Lions-49ers prime-time game storylines
SEP 14, 2012 11:21a ET
Two undefeated teams, both coming off playoff seasons, a prime-time setting at Candlestick Park in San Francisco, plenty of animosity between the sides and, of course, a controversy that simply won't go away.
What more can you ask for?
Here are five storylines to follow that have nothing to do with handshakes:
1. The Lions haven't backed down from approaching this as somewhat of a statement game. Not the ultimate one by any means, and not the last one regardless of what happens.
But, still, a great opportunity on a national stage.
Detroit was 0-6 and got outscored 196-136 against NFC playoff teams last season, including two losses to Green Bay, two to New Orleans (one in the playoffs) and one each to San Francisco and Atlanta.
Receiver Calvin Johnson, asked if this was a measuring-stick type of game, answered, "You can say that. A lot of people will say that. We definitely want to see where we stack up, too. We feel that we've got a good shot going in here. Great shot."
The 49ers are the talk of the NFC this week after winning at Green Bay in the opener.
"If we want to get to where we want to be, we've got to compete and beat teams like this," center Dominic Raiola said. "Where we say we want to be in the end, when it's all said and done one day, these are the kind of games. Let's see what we've got."
2. The Lions were road warriors a year ago, winning five times on hostile ground, a big reason they made the playoffs. Only three teams in the league won more road games – Green Bay (seven), San Francisco (six) and New England (six).
"There's no better feeling than quieting a loud crowd," linebacker Justin Durant said. "It's one of the greater feelings in life."
That success away from home will be difficult to duplicate, especially with a schedule that includes tough road matchups like this one.
Receiver Nate Burleson said the Lions have traveled with an "us-against-the-world" mentality in these situations.
"We embrace that," Burleson said. "When you're on the road and you're constantly getting booed and people are knocking you down every step you make, that's almost like the life of a Detroit Lion three years ago (when they won two games in two years).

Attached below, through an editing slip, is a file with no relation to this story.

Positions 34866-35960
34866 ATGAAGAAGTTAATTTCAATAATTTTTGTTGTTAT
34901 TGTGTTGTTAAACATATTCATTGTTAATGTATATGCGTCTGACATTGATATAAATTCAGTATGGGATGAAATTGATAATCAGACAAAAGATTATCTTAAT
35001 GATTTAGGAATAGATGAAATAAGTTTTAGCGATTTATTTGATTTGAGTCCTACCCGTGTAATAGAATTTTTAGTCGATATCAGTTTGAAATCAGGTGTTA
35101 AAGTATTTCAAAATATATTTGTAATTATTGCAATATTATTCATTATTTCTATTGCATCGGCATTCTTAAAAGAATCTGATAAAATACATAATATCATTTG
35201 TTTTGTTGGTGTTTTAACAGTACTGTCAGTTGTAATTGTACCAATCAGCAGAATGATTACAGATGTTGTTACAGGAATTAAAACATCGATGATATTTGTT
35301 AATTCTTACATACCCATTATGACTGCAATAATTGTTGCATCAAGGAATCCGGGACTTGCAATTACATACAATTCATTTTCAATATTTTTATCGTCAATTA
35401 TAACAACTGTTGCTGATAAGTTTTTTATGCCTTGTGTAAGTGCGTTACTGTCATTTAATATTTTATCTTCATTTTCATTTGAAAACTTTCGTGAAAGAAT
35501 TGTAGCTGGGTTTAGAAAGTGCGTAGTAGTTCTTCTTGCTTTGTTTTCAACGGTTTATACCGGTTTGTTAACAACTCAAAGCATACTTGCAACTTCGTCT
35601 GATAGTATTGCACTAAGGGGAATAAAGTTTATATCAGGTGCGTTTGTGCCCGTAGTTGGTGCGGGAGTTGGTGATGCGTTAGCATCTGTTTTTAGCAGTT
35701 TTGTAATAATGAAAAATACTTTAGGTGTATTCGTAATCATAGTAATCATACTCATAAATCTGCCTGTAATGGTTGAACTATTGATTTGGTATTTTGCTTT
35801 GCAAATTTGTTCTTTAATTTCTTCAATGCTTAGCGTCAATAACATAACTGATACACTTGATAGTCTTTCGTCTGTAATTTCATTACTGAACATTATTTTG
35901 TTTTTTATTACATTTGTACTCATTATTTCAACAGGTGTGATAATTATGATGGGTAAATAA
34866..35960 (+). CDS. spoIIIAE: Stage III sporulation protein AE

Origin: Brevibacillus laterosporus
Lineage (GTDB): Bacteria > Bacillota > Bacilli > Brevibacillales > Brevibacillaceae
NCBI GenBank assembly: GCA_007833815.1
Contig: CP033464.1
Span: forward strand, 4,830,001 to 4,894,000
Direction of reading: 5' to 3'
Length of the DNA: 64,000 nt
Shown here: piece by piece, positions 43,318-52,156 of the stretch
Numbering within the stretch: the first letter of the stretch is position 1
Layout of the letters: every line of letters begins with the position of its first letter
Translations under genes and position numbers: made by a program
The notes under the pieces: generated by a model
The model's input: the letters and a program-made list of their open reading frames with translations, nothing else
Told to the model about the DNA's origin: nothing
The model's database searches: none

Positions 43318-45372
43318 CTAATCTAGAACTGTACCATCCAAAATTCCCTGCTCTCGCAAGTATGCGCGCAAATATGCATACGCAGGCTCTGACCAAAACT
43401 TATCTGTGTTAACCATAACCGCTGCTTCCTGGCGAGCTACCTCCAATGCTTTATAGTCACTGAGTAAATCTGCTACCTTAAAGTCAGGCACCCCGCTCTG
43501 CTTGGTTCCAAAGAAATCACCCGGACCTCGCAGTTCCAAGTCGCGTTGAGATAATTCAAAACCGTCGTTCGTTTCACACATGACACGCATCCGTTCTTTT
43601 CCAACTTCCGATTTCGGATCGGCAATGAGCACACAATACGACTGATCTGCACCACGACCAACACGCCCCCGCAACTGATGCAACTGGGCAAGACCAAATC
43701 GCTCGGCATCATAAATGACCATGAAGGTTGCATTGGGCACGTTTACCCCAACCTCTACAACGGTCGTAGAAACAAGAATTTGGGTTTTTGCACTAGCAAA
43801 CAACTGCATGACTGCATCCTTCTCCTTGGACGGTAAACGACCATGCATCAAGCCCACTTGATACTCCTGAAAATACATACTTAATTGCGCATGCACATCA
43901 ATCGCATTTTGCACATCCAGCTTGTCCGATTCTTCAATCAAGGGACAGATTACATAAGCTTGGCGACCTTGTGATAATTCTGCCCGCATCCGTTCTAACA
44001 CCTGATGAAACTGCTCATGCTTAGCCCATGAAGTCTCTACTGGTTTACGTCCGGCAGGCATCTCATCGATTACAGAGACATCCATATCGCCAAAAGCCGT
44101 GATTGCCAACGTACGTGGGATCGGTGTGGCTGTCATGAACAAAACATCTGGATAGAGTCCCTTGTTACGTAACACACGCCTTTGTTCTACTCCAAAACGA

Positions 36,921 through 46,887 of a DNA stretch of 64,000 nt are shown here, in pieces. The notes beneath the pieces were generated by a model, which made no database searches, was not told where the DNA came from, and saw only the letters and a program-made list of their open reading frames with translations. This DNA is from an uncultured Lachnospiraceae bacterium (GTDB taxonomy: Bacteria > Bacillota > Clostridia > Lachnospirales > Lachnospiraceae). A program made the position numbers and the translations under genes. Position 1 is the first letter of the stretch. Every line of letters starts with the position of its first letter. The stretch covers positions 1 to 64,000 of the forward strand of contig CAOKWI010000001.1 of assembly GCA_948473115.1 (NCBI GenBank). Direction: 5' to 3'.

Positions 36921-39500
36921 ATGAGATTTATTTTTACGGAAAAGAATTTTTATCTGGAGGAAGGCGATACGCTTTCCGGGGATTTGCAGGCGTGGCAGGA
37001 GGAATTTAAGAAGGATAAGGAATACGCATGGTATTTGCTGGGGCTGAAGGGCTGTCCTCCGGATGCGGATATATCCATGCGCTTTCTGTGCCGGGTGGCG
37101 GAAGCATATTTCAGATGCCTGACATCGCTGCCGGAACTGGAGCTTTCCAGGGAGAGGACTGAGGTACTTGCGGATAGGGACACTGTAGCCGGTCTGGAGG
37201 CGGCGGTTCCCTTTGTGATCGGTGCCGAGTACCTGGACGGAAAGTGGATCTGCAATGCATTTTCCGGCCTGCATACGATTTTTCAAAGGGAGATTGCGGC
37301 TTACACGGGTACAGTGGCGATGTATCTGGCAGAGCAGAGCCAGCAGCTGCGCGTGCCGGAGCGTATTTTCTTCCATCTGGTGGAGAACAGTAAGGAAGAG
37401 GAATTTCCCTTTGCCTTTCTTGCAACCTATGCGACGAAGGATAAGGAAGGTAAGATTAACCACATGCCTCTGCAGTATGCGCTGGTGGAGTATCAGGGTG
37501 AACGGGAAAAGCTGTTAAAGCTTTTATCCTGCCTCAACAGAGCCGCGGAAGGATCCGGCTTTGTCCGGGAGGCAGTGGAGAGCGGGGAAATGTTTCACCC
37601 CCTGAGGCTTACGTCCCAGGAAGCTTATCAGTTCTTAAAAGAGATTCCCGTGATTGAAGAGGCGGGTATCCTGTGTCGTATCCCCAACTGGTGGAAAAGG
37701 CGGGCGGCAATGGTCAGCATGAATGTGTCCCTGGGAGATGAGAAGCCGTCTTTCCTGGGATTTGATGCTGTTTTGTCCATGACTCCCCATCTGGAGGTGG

"We appreciate that type of hostility. We go out there and use it for motivation."
3. Lions quarterback Matthew Stafford can become the first quarterback in NFL history to pass for at least 350 yards in five consecutive games.
Stafford made it four straight with his 355-yard performance against St. Louis, joining New Orleans' Drew Brees as the only ones to accomplish that feat.
Stafford also can become the first to pass for 2,000 yards over a five-game span. He needs 361 yards to do that.
"It's cool, I guess," Stafford said. "It's not something I set out to do five games ago. Winning, that's the biggest thing for me."
Despite his three interceptions last week, Stafford became the first Lion with three career game-winning touchdown passes in the final minute of the fourth quarter.
That should bode well for this week, assuming Stafford is right. He said, "Whoever has the ball last may win this one."
The 49ers are well aware of Stafford's late-game magic and the comeback ability of the Lions.
"They are never, ever out of a game," San Francisco coach Jim Harbaugh said. "One of the best things they've got going is that never-say-die attitude. There's plenty of evidence of it on film."
4. Both teams have a receiver who appears headed to the Hall of Fame.
San Francisco's Randy Moss, 35, is at the end of his career. Moss (6-foot-4, 210 pounds) has 926 receptions for 14,465 yards and 148 touchdowns in his 14th NFL season. He didn't play last year.
Detroit's Calvin Johnson, 26, is in the prime of his career. Johnson (6-5, 236) has 372 catches for 5,983 yards and 49 touchdowns in his sixth year in the league.
The Lions' Burleson has been teammates with both. He played with Moss in Minnesota.
"When I was playing with Randy, I thought I would never play with another receiver like this, he's the best I've ever seen," Burleson said. "Now that I'm playing with Calvin, I say, ‘I'll never play with another receiver like this, he's the best I've ever seen.'
"My opinion? I'm going to have to go with my guy that I'm playing with now. Calvin's just an absolute monster. He's a freak of nature. He's a living legend.
"I'm just fortunate to play Robin to their Batman. I'm going to continue to eat the crumbs off their plates."
5. The Lions won last week for the first time since 1972 with a minus-three turnover margin.
They won't be so fortunate under similar circumstances against the opportunistic Niners. It just doesn't happen very often in the National Football League.
No stat reflects winning or losing more than turnover margin.
That's one of the top explanations for the 49ers' success. They haven't committed a turnover in 26 consecutive quarters going back to last season. They also led the lead in turnover margin a year ago at plus-28.
Quarterback Alex Smith isn't flashy, but he doesn't make many mistakes and rarely turns the ball over.
"You've got to beat them," Lions offensive coordinator Scott Linehan said. "They don't beat themselves."
Cornerback Bill Bentley (concussion) has been ruled out for Sunday's game, according to the Lions' official injury report released Friday.
Cornerback Chris Houston (ankle) and safety Louis Delmas (knee) were listed as doubtful.
Defensive tackle Corey Williams (knee) and defensive end Lawrence Jackson (calf) are questionable.
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